The Consumer Product Safety Commission has directed people to destroy information it says it inadvertently gave them, but some have refused.
Writer: Eli Wolfe
A safety standard created by the lawn mower industry hasn't stopped riding mowers from backing over and seriously injuring small children.
887 workers were killed in falls in 2017, the highest number reported by the government in nearly 30 years. Preventing workers from falling off roofs, scaffolds, ladders and other elevated surfaces should be simple. Public information about fall hazards is widely available, and so is equipment and training. Safety regulations are effective when followed. Yet the deaths continue to mount.
Federal officials concede that the death toll is an undercount. Fatalities involving some trail machines are not included.
When sued for withholding records, the National Highway Traffic Safety Administration has fared poorly in court.
Pesticides released by bug bombs can linger in homes for weeks at a time, which some researchers claim is a potential health risk.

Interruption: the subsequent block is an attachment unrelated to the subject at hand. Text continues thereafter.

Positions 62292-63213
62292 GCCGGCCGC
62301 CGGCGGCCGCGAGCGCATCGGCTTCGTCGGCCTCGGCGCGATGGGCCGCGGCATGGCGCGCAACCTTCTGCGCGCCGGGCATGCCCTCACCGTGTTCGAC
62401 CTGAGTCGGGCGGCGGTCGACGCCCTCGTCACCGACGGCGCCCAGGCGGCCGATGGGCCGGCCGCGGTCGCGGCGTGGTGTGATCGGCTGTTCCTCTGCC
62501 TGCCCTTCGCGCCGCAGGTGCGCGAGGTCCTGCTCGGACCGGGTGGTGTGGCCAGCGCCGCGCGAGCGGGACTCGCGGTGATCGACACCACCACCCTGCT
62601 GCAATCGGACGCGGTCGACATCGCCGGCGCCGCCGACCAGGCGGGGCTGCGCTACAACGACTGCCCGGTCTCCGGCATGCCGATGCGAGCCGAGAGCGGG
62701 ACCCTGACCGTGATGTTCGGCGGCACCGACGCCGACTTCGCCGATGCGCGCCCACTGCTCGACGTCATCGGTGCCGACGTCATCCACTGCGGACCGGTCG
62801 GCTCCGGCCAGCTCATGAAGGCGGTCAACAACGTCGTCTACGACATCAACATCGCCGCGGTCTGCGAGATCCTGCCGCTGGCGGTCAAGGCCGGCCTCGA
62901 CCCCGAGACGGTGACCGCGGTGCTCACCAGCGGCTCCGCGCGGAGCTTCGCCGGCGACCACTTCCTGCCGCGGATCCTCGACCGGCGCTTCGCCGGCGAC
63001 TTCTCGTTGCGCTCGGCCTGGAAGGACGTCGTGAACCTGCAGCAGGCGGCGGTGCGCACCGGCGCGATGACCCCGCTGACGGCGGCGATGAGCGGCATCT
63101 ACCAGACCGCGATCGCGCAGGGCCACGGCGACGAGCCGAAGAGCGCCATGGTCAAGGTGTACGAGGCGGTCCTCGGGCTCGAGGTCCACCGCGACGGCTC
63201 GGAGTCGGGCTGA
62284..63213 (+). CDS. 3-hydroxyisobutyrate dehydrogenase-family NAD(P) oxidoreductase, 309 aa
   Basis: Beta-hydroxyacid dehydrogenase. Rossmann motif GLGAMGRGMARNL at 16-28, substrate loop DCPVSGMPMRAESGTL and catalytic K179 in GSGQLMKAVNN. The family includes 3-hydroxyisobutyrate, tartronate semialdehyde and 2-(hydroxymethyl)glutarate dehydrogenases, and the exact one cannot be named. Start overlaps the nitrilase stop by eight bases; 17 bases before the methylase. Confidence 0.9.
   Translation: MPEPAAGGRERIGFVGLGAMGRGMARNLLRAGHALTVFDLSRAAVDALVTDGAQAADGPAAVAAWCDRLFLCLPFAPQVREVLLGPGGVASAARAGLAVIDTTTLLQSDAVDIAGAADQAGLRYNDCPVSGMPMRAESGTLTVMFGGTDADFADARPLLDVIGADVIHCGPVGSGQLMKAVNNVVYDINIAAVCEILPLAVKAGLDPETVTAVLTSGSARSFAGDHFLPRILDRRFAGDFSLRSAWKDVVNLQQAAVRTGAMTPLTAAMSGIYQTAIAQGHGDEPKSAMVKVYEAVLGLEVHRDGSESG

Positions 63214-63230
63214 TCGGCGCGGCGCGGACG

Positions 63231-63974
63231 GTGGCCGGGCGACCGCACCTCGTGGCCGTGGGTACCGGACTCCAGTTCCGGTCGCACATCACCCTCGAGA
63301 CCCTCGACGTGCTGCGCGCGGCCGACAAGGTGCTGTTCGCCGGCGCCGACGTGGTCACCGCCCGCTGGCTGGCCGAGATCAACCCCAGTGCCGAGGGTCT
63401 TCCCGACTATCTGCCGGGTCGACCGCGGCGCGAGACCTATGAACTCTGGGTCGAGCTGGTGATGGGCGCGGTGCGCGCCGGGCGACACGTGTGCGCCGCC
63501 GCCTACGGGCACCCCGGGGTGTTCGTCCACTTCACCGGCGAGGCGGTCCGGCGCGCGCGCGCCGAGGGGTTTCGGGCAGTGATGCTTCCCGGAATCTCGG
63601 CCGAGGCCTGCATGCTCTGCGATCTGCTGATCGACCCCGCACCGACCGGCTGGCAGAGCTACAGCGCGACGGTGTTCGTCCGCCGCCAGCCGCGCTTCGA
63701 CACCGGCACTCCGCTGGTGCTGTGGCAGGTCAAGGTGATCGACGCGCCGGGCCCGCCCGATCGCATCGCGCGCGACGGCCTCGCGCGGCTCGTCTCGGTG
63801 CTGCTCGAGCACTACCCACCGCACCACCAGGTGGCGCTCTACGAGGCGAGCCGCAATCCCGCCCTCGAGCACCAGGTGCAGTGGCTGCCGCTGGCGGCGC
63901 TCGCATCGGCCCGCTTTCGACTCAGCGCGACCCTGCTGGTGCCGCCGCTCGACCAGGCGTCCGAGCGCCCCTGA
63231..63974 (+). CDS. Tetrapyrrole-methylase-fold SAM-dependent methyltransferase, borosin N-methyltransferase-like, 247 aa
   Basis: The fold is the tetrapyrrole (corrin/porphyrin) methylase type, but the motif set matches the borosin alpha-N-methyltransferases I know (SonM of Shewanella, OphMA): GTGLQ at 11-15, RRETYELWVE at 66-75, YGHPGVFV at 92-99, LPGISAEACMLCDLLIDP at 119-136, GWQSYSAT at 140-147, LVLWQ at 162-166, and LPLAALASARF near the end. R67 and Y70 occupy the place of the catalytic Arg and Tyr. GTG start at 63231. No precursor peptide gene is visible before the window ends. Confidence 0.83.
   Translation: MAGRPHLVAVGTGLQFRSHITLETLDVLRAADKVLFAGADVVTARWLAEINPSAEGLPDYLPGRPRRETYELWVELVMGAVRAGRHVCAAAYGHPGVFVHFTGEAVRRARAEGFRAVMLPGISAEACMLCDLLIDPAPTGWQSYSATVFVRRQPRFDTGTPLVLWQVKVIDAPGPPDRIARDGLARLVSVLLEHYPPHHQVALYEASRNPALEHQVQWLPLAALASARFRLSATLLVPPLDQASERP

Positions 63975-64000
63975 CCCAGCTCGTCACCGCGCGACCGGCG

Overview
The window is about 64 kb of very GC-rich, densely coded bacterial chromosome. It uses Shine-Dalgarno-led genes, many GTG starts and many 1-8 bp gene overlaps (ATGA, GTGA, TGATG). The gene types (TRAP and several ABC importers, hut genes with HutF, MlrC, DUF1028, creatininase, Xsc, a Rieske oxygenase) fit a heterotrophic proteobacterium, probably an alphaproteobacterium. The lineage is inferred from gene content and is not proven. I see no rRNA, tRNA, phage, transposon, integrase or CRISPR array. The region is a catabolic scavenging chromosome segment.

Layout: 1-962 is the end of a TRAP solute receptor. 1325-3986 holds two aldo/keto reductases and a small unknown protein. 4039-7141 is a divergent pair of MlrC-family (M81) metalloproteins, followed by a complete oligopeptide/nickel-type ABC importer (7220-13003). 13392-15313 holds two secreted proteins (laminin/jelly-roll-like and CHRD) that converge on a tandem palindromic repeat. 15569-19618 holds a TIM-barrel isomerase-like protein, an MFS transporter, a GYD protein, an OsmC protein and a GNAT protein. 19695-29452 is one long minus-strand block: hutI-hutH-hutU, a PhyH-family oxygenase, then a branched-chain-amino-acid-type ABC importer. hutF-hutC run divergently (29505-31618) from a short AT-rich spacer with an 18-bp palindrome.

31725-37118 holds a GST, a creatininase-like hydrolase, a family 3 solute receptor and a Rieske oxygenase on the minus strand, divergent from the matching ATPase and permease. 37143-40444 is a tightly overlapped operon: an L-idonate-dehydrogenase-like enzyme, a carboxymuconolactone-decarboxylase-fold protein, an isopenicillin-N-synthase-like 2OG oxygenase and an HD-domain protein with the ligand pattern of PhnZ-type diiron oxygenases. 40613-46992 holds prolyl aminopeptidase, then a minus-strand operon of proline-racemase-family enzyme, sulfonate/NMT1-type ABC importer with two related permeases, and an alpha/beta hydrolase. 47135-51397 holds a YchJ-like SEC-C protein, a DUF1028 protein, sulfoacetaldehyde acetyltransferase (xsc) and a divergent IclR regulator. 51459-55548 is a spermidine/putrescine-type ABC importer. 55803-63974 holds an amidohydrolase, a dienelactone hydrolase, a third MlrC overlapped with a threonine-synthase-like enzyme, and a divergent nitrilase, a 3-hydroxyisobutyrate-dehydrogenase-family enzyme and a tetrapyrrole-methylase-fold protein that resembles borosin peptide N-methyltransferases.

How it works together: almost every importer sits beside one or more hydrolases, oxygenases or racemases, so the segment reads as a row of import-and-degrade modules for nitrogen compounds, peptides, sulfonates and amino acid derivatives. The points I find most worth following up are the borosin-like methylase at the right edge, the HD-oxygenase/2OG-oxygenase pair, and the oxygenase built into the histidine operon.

Agency won't require employers to routinely report detailed internal records of worker injuries or illnesses.
For years, truck drivers hauling billions in consumer goods have complained about rampant wage law violations by the trucking firms that hire them. But even when truckers’ claims have been upheld by state authorities, they have often found it nearly impossible to collect.
A fateful decision by Congress more than 40 years ago gives the sites unique immunity from safety oversight, even as hundreds of employees have been killed or seriously injured.
Without explanation, officials eventually altered crash data, revealing a death toll more than 3 times higher than previously acknowledged.
Despite mounting casualties from crashes of recreational off-highway vehicles, the U.S. Consumer Product Safety Commission has shot down a proposal to track injuries and deaths involving the popular trail machines.
A new survey has found that nearly 50 percent of emergency physicians have been physically assaulted on the job.
For the second time in recent months, the U.S. Department of Labor has extracted penalties from a California farm business blamed for the deadly crash of a vehicle transporting migrant field workers to their jobs.
For the third time in six years, a branch of one of the world’s largest cargo-handling companies has been accused by workplace safety authorities of a willful violation linked to a worker’s death.